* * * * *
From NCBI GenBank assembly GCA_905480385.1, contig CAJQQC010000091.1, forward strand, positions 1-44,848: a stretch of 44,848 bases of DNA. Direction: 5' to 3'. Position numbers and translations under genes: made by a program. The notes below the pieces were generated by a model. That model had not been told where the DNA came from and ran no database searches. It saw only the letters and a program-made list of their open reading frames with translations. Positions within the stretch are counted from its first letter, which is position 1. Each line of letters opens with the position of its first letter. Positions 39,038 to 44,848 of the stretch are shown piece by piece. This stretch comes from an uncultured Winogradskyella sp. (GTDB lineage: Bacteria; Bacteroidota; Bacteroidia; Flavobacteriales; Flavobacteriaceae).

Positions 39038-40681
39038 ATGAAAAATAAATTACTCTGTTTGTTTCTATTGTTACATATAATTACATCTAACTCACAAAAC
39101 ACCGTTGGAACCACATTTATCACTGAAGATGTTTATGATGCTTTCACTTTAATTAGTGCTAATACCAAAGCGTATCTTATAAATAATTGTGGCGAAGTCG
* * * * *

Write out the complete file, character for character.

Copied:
From NCBI GenBank assembly GCA_905480385.1, contig CAJQQC010000091.1, forward strand, positions 1-44,848: a stretch of 44,848 bases of DNA. Direction: 5' to 3'. Position numbers and translations under genes: made by a program. The notes below the pieces were generated by a model. That model had not been told where the DNA came from and ran no database searches. It saw only the letters and a program-made list of their open reading frames with translations. Positions within the stretch are counted from its first letter, which is position 1. Each line of letters opens with the position of its first letter. Positions 39,038 to 44,848 of the stretch are shown piece by piece. This stretch comes from an uncultured Winogradskyella sp. (GTDB lineage: Bacteria; Bacteroidota; Bacteroidia; Flavobacteriales; Flavobacteriaceae).

Positions 39038-40681
39038 ATGAAAAATAAATTACTCTGTTTGTTTCTATTGTTACATATAATTACATCTAACTCACAAAAC
39101 ACCGTTGGAACCACATTTATCACTGAAGATGTTTATGATGCTTTCACTTTAATTAGTGCTAATACCAAAGCGTATCTTATAAATAATTGTGGCGAAGTCG